Flash Friday Winner

I want to thank everyone who has submitted to our flash fiction competitions! I love reading through the submissions and seeing the widely different takes on the prompt. This week I was intrigued by an untitled entry by Delaney Croft, that did something different. Instead of literally describing the scene in the picture, the author used it as inspiration for a character and feel. The piece is exciting and the first one I have read to depart from a direct description of the prompt. This is creative outside the box type thinking, and I love it!

So without any further ado, this week’s winning entry coming in at 493 words:

Arelana’s eyes open with a start. Awareness of her father’s death is immediate in the pale morning light; the rains have finally stopped.

Conflicting feelings of dread and relief roil in her chest, the weight of their entire village now on her shoulders. Her father never fully believed she would fulfill the role placed on her once he was gone. Even now, lying in bed and listening to the sounds made new again by the absence of rain, she herself is uncertain. Had her brother, Alarick, arrived ten minutes earlier into the world, the duty would have befallen him, and in that her father’s faith would have been unshakable.

For several months, the rains had become unpredictable as her father’s sickness coursed through his body. Crops had withered in the summer sun, and in the fall, floods had ruined most of what remained in the food stores. More than once, the villagers had nearly taken matters into their own hands to escape the uncertainty. Alarick had smoothed things over then, placated them.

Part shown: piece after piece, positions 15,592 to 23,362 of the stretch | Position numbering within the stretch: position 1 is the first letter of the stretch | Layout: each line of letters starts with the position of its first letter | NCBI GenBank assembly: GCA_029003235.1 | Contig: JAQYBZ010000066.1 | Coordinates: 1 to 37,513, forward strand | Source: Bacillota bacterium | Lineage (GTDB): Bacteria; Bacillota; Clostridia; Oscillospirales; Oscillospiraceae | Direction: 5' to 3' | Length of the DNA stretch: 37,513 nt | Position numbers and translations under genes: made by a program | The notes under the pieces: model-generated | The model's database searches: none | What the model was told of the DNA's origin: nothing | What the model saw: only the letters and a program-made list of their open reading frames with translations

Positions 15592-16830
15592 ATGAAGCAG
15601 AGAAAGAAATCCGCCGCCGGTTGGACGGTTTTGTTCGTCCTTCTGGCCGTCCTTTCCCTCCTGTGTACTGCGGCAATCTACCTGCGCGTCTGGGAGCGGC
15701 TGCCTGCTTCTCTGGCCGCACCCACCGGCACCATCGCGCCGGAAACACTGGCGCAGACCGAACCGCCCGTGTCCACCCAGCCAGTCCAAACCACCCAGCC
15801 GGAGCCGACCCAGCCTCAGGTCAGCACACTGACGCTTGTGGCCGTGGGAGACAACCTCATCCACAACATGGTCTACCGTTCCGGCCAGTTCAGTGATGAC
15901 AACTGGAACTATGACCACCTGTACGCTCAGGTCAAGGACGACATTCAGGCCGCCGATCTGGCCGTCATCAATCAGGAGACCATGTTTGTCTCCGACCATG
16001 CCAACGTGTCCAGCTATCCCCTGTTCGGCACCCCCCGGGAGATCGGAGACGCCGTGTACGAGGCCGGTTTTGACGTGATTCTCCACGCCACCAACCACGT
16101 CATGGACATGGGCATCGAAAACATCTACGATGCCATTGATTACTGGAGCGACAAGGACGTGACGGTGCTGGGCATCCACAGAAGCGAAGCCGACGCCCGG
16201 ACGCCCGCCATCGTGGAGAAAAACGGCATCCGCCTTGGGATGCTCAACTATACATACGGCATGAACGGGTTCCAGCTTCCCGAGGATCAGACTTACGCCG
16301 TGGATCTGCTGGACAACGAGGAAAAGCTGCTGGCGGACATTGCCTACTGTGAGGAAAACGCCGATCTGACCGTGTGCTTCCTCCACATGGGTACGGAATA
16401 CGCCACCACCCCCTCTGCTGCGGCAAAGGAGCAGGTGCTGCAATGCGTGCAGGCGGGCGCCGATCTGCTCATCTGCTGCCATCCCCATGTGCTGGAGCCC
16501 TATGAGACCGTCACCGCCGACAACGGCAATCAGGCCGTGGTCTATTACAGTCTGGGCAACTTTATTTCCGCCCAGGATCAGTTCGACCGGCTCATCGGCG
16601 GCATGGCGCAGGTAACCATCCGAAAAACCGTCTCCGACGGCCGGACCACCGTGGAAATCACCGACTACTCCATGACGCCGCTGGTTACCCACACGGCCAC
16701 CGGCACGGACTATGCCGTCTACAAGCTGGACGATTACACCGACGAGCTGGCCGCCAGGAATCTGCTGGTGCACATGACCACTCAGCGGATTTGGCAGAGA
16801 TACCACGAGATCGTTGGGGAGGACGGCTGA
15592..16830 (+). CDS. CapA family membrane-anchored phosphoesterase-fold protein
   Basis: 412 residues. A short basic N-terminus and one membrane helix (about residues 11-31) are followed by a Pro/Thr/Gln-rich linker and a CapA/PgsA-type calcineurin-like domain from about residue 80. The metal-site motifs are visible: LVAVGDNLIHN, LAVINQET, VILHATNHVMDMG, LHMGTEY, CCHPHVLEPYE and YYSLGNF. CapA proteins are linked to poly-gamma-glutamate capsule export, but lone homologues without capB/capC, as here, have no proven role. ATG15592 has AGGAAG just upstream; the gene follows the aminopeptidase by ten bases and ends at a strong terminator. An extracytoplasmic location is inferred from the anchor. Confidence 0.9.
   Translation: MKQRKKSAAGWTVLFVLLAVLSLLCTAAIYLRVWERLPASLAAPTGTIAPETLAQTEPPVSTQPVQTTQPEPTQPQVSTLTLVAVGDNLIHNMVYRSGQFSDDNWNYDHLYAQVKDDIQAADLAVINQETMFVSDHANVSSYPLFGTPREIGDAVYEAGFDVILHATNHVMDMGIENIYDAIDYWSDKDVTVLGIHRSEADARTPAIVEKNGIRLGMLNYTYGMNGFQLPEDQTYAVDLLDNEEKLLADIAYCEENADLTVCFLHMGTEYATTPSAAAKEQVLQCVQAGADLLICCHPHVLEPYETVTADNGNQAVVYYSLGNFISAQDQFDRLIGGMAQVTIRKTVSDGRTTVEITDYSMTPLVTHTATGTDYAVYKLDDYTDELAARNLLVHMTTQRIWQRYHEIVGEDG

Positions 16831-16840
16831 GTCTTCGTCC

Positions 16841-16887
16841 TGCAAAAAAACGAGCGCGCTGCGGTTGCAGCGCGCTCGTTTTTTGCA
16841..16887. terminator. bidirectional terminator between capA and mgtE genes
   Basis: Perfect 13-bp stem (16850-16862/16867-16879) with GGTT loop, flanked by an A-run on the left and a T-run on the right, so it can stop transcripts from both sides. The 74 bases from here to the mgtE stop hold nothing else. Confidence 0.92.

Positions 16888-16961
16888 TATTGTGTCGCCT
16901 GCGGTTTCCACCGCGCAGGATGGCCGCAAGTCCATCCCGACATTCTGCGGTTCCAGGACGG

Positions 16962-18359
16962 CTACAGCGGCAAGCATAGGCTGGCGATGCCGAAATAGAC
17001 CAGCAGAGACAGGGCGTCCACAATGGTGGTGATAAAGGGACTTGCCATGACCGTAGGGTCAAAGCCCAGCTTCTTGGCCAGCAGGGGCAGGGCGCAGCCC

Now, it is done. That is the relief.

Dread comes in knowing that the people will now look to her to harness the rains. And what if she cannot? Will Alarick be able to save her then? Will he want to?
A knock at her door, the sound she expects, but surprises her at the same time.

She climbs from her bed, closing her gown around her, and calls out. It is Alarick. “He is gone,” he tells her through the door. She pulls it open and searches his face. His eyes are clear and bright. But Arelana knows her brother better than anyone. He is saddened over the loss of their father, yes. But more than this, his eyes convey one worry: will she be able to carry their burden?


Months pass. Drought lays waste to their lands. As their father feared, Arelana has not been able to summon the rains.

“Concentrate, dammit!” Alarick implores her. The late afternoon heat makes him irritable.

“You think I have not tried? Day and night,” she says. Her voice strains. She’s hardly slept. “He should have made certain when we were born that you were the next in line.” It would have been easy enough, after all.

“Don’t say that.” His voice softens. He strokes her auburn hair. She pushes his hand aside.

A knock at her door catches her off guard. Alarick goes to answer it. Three villagers burst in. “Step aside,” the first says. “We come for the Rainmaker.”

Arelana rises, readies herself to whatever fate awaits. She is tired, tired of trying to summon things which will not come. The men come for her. Alarick darts forward to protect her as the knife plunges into his chest. He collapses in his sister’s arms, surrounding them in a pool of crimson blood.

“No!” Arelana’s cries pierce the stillness. Her sorrow echoes and swells. And outside, her storm clouds finally roll in.


Delaney Croft is an author of urban fantasy and speculative fiction. Occasionally, she dabbles in other things. Find her on:





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